They could have a resolveUsers method that calls the resolveComments method and wrapping each Array<Promise> in a Promise.all.

  function resolveUsers(users) {
    return Promise.all(
      users.map(user => {
        return resolveComments(user)
      })
    );
  }

  async function resolveComments(user) {
    user.comments = await Promise.all(
      user.commentIds.map(commentId => {
        return comments.getCommentById(commentId)
      })
    );

    return user;
  }

  const activeUsers = await post.getActiveUsers();
  const resolvedUsers = await resolveUsers(activeUsers);

Notice how resolveComments requires an await operator before the Promise.all in the user.comments assignment and resolveUsers does not. Simply because the Promise is being returned and not assigned.

A Better, Little More Performant Solution

What if there were comments that more than one user contributed to or possibly a comment thread containing references to multiple users (i.e. multiple users having the same commentId value in their User object)?

It wouldn’t make sense to make a request for that resource more than once, would it?

Caching

A way to handle this would be through the use of caching, by storing the comment in memory for subsequent use when resolving another User object (see also: memoization). As long as the comment is immutable or updates are unlikely to occur over the course of the execution, iterating and resolving all users, the following approach should suffice.

By creating a cache object, existing comments can be stored then checked for existence and, if existing, retrieved from memory rather than making an additional request to an external resource.

  function resolveUsers(users) {
    const resolveComments = createCommentsResolver();
  
    return Promise.all(
      users.map(user => {
        return resolveComments(user)
      })
    );
  }

  /**
   * Creates a `resolveComments` function which retrieves the full 
   *  comments for the specified user and caches the comment request
   *  if it has already been made.
   *
   * @returns {Function} `resolveComments`
   */
  function createCommentsResolver() {
    let cache = {};

    return async function resolveComments(user) {
      // Retrieves all comments based on `commentId`.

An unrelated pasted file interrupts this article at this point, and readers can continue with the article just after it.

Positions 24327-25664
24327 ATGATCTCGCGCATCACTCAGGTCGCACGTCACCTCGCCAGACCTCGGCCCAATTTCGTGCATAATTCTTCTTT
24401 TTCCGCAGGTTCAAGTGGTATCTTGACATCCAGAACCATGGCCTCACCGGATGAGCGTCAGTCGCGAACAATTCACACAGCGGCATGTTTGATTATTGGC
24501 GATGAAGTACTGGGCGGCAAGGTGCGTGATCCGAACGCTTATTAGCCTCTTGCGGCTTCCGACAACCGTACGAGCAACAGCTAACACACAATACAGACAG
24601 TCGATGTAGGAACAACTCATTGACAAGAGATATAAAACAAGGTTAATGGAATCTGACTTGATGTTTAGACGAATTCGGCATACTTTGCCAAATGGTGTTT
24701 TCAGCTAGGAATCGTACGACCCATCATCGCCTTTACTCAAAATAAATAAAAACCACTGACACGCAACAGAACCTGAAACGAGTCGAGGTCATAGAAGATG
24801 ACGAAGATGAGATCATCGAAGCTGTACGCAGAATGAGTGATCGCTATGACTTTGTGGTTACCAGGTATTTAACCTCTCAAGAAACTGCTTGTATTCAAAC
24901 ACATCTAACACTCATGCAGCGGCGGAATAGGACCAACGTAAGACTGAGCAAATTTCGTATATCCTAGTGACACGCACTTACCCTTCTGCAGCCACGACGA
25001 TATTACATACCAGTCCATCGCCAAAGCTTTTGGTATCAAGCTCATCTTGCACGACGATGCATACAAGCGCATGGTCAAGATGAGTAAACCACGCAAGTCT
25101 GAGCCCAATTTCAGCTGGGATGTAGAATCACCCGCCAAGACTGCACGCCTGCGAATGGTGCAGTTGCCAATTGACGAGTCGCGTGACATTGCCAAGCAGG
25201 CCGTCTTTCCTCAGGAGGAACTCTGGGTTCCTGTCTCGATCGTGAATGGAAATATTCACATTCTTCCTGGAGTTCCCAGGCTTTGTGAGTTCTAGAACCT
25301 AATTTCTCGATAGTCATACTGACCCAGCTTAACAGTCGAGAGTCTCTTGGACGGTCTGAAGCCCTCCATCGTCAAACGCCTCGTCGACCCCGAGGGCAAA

user.comments = await Promise.all(
        user.commentIds.map(commentId => {
          // Adds comment to cache, if it doesn't already exist.
          if (!cache[commentId]) {
            cache[commentId] = comments.getCommentById(commentId)
          }
    
          return cache[commentId]
        })
      );
  
      return user;
    }
  }

  const activeUsers = await post.getActiveUsers();
  const resolvedUsers = await resolveUsers(activeUsers);

The lexical scope of the closure made by createCommentsResolver maintains the state of the cache across each iteration of users array.

Situational Caveats

An issue with the example case is that the number of requests or queries made grows proportionally with each additional comment included. As in for every new comment created by a user, the number of requests increases.

  5 users * 1 comment = 5 requests
  
  5 users * 2 comments = 10 requests
  
  5 users * 10 comments = 50 requests

n+1 Problem

This may lead to an n+1 problem, “when a request to load one item turns into n+1 requests since the item has n associated items.” It can potentially be mitigated by batching the queries for the nested property, ahead of time, before making the requests.

Rate Limiting

Another scenario where it may perform poorly would be working with a rate limited resource, such as a third-party API. On each iteration, there may be a significant delay between resolving each subset of data, culminating in one long wait period before the data is accessible.

Fault Tolerance

One thing to note is the lack of fault tolerance applied above. As discussed in another article of mine, Asynchronous Fishing: The Multi-Promise Resolution, when using Promise.all for merging, total rejection occurs if one of the requests made to a resource fails, causing the entire Array<Promise> to not resolve.

Other Solutions

Plenty of libraries exist in the wild to help subjugate some these issues, for instance, RxJS and the usage of Observables may be a better approach for merging the two example resources.

GraphQL and nested resolvers are intended for doing just that, resolving nested data. Certainly, a better option if the resource is a GraphQL server.

In addition to these, Facebook’s DataLoader is designed specifically for handling most of the aforementioned caveats by being “used as part of your application’s data fetching layer to provide a simplified and consistent API over various remote data sources such as databases or web services via batching and caching.”

Final Note

No solution is perfect. Iteration and optimization, as needed, is as always the most pragmatic approach and the above is just one way this can be solved, albeit with noted caveats.

Let me know your thoughts, questions, considerations; always interested in hearing feedback!

Photo credit: Mr.TinDC on Visualhunt / CC BY-ND